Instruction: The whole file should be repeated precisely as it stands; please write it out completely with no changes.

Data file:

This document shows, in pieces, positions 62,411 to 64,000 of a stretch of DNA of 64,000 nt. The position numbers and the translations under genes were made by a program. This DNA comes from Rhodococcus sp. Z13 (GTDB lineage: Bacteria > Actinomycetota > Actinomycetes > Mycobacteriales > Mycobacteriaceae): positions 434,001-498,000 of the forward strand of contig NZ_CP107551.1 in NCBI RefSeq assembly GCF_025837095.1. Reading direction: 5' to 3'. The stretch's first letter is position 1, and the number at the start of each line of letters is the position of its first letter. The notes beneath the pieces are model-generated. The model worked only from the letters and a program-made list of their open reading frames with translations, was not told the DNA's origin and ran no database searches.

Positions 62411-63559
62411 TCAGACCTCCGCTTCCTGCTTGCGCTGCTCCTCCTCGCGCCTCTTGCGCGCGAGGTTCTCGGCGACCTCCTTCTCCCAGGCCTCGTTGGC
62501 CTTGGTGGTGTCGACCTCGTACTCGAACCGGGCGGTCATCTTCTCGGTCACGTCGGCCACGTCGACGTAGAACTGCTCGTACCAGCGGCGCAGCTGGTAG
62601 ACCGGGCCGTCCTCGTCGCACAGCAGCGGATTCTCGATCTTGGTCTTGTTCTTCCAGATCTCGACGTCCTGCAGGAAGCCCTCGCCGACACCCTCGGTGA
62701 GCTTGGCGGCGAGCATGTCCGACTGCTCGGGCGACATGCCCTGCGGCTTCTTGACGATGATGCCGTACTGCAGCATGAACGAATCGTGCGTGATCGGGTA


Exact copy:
This document shows, in pieces, positions 62,411 to 64,000 of a stretch of DNA of 64,000 nt. The position numbers and the translations under genes were made by a program. This DNA comes from Rhodococcus sp. Z13 (GTDB lineage: Bacteria > Actinomycetota > Actinomycetes > Mycobacteriales > Mycobacteriaceae): positions 434,001-498,000 of the forward strand of contig NZ_CP107551.1 in NCBI RefSeq assembly GCF_025837095.1. Reading direction: 5' to 3'. The stretch's first letter is position 1, and the number at the start of each line of letters is the position of its first letter. The notes beneath the pieces are model-generated. The model worked only from the letters and a program-made list of their open reading frames with translations, was not told the DNA's origin and ran no database searches.

Positions 62411-63559
62411 TCAGACCTCCGCTTCCTGCTTGCGCTGCTCCTCCTCGCGCCTCTTGCGCGCGAGGTTCTCGGCGACCTCCTTCTCCCAGGCCTCGTTGGC
62501 CTTGGTGGTGTCGACCTCGTACTCGAACCGGGCGGTCATCTTCTCGGTCACGTCGGCCACGTCGACGTAGAACTGCTCGTACCAGCGGCGCAGCTGGTAG
62601 ACCGGGCCGTCCTCGTCGCACAGCAGCGGATTCTCGATCTTGGTCTTGTTCTTCCAGATCTCGACGTCCTGCAGGAAGCCCTCGCCGACACCCTCGGTGA
62701 GCTTGGCGGCGAGCATGTCCGACTGCTCGGGCGACATGCCCTGCGGCTTCTTGACGATGATGCCGTACTGCAGCATGAACGAATCGTGCGTGATCGGGTA